I’d trained as a yoga teacher in the Western tradition, but when it wasn’t until I lived in an Indian ashram and practiced traditional tantra yoga that I truly came to my deepest understanding and expression of what yoga is.
In the shala (a Sanskrit word meaning "home") in India, tantra yoga classes started with students lying on the floor, eyes closed. We would wait until the teacher came into the room, only knowing to start by listening to their words from the back of the room. They did not introduce themselves, nor did they explain anything about what was going to happen, or how to execute the asanas. They simply spoke the words—many of them unfamiliar to me.
At first I was confused and a little angry because I didn’t know what was going on. I had to look at the other students to see what some of the asanas were. Over time I began to find peace in the voice resonating from the back of the room. I found freedom in being able to close my eyes and focus fully on my practice without the distraction of a teacher’s cues.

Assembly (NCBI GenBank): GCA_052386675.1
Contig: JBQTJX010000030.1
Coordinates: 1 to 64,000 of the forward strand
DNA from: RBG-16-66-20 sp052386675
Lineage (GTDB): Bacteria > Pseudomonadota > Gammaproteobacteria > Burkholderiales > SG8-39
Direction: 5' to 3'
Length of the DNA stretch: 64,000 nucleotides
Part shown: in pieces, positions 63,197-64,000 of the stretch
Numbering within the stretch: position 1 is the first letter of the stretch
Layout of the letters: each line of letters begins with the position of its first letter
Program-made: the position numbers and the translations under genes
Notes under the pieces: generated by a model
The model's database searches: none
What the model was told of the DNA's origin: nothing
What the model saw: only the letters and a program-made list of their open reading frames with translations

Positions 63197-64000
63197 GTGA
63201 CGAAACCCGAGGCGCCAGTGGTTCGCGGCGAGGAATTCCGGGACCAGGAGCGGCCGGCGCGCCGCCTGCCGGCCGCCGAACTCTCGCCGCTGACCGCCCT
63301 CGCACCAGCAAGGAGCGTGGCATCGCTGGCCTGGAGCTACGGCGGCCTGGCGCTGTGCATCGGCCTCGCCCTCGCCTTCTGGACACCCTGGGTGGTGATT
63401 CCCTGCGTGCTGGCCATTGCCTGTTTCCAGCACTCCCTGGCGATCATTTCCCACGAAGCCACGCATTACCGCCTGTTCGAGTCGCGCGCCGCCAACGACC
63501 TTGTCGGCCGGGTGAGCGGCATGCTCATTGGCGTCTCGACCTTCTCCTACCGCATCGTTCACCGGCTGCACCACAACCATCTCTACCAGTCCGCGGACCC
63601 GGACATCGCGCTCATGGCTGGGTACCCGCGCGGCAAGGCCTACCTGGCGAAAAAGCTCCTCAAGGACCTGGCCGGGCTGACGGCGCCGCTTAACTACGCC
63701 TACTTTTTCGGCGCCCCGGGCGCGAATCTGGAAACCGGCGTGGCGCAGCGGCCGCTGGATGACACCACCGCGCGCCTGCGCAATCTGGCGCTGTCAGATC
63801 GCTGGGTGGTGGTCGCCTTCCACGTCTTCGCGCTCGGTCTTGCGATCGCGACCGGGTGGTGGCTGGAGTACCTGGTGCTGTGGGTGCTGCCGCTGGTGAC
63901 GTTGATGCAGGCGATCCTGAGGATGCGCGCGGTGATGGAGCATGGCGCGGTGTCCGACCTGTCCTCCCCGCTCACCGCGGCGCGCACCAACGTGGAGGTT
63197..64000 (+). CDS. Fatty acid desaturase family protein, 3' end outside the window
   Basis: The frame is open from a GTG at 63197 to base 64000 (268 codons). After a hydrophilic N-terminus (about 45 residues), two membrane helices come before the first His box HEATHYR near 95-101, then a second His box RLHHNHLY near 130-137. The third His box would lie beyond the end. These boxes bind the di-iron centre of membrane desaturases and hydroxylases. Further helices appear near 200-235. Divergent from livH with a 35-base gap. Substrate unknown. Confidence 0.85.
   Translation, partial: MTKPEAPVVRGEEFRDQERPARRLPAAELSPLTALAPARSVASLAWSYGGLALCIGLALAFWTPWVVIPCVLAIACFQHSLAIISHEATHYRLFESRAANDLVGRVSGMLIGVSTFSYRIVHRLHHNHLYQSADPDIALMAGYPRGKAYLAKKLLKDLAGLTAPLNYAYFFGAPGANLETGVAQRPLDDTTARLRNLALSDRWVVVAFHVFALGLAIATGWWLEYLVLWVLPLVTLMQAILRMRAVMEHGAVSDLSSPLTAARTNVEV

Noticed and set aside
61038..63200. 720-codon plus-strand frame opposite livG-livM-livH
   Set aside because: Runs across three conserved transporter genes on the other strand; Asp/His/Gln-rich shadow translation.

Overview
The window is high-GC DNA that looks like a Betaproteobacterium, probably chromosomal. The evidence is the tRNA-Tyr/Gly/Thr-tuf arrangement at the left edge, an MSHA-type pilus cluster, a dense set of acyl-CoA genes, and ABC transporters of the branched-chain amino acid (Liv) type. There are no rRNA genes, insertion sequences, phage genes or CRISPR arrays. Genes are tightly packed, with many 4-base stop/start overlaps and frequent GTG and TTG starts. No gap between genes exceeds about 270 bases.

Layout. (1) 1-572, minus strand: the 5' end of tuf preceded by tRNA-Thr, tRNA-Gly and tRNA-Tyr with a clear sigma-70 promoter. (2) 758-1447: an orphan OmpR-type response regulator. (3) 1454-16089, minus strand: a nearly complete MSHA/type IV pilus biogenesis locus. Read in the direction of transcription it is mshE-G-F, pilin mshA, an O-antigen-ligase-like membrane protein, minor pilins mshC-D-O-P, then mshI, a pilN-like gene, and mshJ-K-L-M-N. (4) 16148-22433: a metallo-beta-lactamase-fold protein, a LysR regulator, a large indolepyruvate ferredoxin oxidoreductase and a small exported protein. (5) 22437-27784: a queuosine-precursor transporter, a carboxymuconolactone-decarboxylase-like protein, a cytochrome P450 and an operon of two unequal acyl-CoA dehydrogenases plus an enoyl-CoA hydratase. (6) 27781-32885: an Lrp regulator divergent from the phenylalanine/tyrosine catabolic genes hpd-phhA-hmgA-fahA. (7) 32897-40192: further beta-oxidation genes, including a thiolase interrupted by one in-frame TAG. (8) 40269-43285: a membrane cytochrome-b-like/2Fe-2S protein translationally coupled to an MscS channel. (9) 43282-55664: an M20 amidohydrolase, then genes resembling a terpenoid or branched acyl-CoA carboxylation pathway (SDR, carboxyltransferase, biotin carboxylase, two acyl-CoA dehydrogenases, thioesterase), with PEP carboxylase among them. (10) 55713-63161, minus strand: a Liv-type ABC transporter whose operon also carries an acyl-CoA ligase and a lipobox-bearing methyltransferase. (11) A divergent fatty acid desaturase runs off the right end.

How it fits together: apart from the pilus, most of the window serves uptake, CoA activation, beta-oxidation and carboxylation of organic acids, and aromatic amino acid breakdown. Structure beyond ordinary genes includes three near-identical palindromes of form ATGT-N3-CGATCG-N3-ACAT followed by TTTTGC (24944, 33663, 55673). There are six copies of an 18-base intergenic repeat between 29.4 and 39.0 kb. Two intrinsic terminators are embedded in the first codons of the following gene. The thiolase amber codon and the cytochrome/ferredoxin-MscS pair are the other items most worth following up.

What I learned over time was that this form of yoga is more a moving meditation than a physical workout. Traditional Tantra Yoga focuses on internal connection and reflection, with physical flexibility, strength, and prior knowledge of the postures taking a backseat to the primary intention of self-knowledge and empowerment.
Eventually I was able to find in each asana exactly what my body needed, because no one was telling me how to do it or how long to do it. I found strength in this freedom and came to consider this form of yoga far more powerful than what I'd personally experienced in the West.
I stayed at that ashram for quite a while, eventually becoming certified to teach this style of traditional tantra yoga. I am now back in my Western home, where practicing yoga usually means racing through traffic, running into a studio at the last minute, and performing whatever sequence at whatever pace our teacher has chosen.